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Discussion Starter #1
I'm trying to get this engine up and running for a friend of mine. The locomotive is in great shape for the most part, except that the main idler gear is disintegrated due to zinc rot. It's got a patent number on (1-685-691) it and was utilized in several American Flyer O gauge locomotives of the era. Northwest Short Lines is open to the idea of making a gear for it, but they need an accurate count of the number of teeth on the gear which I unfortunately can't cipher from the remnants of the gear I have. Does anybody have a Prewar American Flyer locomotive in their collections that utilizes this gear that they could count the teeth on for me?

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A quick peak at Northwest Short Lines' web site seems that one of their specialties is gears. Maybe you could just send them the gear and they can take it from there. There likely experienced with measuring critical dimensions, gear pitch, etc.

Can't hurt to ask them ...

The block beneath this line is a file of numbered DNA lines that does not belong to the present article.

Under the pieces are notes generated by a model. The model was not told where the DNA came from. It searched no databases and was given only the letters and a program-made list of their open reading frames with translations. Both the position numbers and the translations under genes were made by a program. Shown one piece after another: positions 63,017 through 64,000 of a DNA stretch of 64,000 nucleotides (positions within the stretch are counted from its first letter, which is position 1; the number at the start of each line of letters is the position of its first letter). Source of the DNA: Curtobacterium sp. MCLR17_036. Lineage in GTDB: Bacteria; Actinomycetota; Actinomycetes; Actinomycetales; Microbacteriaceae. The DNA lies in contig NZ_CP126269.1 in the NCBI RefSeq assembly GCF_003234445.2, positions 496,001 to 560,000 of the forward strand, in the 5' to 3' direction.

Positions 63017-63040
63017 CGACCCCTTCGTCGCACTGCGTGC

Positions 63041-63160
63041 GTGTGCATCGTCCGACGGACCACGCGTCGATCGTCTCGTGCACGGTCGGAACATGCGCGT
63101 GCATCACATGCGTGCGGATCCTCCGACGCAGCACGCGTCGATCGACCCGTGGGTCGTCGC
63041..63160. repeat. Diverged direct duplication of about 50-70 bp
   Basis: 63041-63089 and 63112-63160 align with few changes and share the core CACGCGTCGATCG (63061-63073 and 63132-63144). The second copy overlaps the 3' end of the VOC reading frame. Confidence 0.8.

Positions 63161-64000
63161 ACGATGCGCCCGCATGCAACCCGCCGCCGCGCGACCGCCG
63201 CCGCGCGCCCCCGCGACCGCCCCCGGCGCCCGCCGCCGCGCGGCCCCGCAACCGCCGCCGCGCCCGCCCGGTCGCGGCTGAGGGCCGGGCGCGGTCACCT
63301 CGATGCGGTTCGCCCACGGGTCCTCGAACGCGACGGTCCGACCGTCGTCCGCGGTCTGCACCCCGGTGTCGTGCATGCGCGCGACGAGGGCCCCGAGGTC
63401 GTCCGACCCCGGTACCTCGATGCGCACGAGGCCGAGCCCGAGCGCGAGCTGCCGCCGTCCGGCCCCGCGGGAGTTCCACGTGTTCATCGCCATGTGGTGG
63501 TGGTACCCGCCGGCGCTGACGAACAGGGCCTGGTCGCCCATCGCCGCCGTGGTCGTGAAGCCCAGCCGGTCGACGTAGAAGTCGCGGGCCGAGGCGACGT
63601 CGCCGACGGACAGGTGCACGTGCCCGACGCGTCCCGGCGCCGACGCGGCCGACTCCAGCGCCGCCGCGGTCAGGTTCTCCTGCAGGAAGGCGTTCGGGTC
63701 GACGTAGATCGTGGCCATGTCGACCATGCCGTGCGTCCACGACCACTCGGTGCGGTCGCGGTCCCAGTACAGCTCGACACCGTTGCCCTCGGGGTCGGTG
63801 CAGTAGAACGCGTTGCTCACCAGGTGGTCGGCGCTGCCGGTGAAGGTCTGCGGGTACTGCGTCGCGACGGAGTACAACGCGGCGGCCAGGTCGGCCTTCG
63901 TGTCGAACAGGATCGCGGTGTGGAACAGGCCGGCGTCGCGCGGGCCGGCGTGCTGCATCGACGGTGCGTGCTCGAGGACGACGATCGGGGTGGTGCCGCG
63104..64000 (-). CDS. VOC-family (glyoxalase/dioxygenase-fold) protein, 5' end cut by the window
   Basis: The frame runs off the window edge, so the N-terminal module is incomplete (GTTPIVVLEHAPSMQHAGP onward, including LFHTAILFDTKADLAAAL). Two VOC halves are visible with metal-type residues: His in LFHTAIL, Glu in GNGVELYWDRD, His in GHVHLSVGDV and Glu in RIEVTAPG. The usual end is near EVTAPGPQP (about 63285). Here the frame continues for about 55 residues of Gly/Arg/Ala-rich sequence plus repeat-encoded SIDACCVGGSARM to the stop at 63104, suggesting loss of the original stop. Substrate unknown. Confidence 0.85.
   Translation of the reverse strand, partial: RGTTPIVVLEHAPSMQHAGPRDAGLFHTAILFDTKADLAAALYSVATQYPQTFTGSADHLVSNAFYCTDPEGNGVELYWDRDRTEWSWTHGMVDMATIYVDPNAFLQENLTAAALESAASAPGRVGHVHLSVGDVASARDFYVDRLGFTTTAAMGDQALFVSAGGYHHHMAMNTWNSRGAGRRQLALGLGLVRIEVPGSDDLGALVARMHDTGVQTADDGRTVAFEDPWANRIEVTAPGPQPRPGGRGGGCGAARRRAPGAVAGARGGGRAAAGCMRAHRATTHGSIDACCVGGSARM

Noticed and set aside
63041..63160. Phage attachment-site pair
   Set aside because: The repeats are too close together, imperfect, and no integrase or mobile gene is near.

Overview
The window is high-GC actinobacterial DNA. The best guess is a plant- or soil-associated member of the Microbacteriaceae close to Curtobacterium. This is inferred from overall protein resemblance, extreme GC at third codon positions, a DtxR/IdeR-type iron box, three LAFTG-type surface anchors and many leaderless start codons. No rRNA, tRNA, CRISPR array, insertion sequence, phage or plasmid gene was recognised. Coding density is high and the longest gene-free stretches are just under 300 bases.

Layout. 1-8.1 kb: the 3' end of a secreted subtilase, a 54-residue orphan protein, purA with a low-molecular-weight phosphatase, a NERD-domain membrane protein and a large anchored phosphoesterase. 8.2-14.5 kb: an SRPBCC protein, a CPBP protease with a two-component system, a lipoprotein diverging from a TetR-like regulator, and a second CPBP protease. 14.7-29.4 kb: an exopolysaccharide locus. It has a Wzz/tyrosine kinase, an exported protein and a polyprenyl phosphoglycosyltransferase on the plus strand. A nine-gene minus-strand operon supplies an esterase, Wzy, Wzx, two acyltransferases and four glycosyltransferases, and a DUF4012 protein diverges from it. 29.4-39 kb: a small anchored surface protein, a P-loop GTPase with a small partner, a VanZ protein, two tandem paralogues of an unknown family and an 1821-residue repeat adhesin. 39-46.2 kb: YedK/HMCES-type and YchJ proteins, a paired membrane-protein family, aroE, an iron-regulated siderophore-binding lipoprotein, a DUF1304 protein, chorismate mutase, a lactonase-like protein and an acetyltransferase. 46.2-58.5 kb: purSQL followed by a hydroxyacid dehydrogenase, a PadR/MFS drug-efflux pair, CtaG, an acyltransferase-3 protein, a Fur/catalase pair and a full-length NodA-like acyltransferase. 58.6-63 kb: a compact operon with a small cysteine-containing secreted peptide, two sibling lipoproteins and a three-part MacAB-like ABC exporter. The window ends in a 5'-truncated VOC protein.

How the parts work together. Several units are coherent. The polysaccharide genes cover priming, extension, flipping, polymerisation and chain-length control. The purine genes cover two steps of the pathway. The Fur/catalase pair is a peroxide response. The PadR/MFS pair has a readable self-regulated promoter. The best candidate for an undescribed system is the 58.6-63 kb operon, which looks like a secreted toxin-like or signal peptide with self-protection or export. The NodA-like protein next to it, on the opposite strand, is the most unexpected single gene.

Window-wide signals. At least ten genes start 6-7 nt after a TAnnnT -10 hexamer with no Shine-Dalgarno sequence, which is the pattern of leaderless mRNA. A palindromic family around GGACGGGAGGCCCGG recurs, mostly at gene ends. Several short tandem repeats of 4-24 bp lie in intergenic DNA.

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Discussion Starter #5
A quick peak at Northwest Short Lines' web site seems that one of their specialties is gears. Maybe you could just send them the gear and they can take it from there. There likely experienced with measuring critical dimensions, gear pitch, etc.

Can't hurt to ask them ...
I'm actually already in contact with them prior to making this post. I was able to give them all specifications except for the number of teeth which he'd need to make the part. He's ready and waiting, just needs that number to go from.
 

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How was it done? Count visible teeth in given degrees of arc and multiply by appropriate no. to equal 360 degrees, perhaps. Digital calipers to measure diameter from which circumference is calculated and teeth counted for that dimension?
 

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Discussion Starter #9
The first time I counted based on what’s left of the missing teeth I counted 40. The second time I got 35. Confirmation from somebody with a good gear showed that I was correct with my first count. It is indeed 40.
 
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